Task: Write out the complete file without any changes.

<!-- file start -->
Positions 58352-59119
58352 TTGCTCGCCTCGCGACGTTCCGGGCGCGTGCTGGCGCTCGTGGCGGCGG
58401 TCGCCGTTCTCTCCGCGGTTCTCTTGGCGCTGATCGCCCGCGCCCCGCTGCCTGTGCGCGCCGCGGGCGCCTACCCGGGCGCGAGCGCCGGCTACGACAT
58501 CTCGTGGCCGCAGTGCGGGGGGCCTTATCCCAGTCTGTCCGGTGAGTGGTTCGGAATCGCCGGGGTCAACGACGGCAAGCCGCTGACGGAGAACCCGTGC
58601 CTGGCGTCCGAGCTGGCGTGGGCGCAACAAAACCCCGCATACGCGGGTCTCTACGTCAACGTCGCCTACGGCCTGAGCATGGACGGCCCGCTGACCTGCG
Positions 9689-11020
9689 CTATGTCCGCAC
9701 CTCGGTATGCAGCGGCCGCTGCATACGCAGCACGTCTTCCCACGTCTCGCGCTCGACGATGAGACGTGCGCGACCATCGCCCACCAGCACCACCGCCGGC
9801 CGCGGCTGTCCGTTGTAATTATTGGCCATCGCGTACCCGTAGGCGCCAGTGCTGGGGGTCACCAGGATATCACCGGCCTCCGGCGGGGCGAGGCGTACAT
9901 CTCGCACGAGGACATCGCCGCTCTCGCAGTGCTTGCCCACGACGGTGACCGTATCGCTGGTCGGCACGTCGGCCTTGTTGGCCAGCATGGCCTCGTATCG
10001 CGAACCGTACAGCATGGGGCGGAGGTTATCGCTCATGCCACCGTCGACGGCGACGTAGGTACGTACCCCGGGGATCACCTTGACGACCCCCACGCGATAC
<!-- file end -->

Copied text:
Positions 58352-59119
58352 TTGCTCGCCTCGCGACGTTCCGGGCGCGTGCTGGCGCTCGTGGCGGCGG
58401 TCGCCGTTCTCTCCGCGGTTCTCTTGGCGCTGATCGCCCGCGCCCCGCTGCCTGTGCGCGCCGCGGGCGCCTACCCGGGCGCGAGCGCCGGCTACGACAT
58501 CTCGTGGCCGCAGTGCGGGGGGCCTTATCCCAGTCTGTCCGGTGAGTGGTTCGGAATCGCCGGGGTCAACGACGGCAAGCCGCTGACGGAGAACCCGTGC
58601 CTGGCGTCCGAGCTGGCGTGGGCGCAACAAAACCCCGCATACGCGGGTCTCTACGTCAACGTCGCCTACGGCCTGAGCATGGACGGCCCGCTGACCTGCG
Positions 9689-11020
9689 CTATGTCCGCAC
9701 CTCGGTATGCAGCGGCCGCTGCATACGCAGCACGTCTTCCCACGTCTCGCGCTCGACGATGAGACGTGCGCGACCATCGCCCACCAGCACCACCGCCGGC
9801 CGCGGCTGTCCGTTGTAATTATTGGCCATCGCGTACCCGTAGGCGCCAGTGCTGGGGGTCACCAGGATATCACCGGCCTCCGGCGGGGCGAGGCGTACAT
9901 CTCGCACGAGGACATCGCCGCTCTCGCAGTGCTTGCCCACGACGGTGACCGTATCGCTGGTCGGCACGTCGGCCTTGTTGGCCAGCATGGCCTCGTATCG
10001 CGAACCGTACAGCATGGGGCGGAGGTTATCGCTCATGCCACCGTCGACGGCGACGTAGGTACGTACCCCGGGGATCACCTTGACGACCCCCACGCGATAC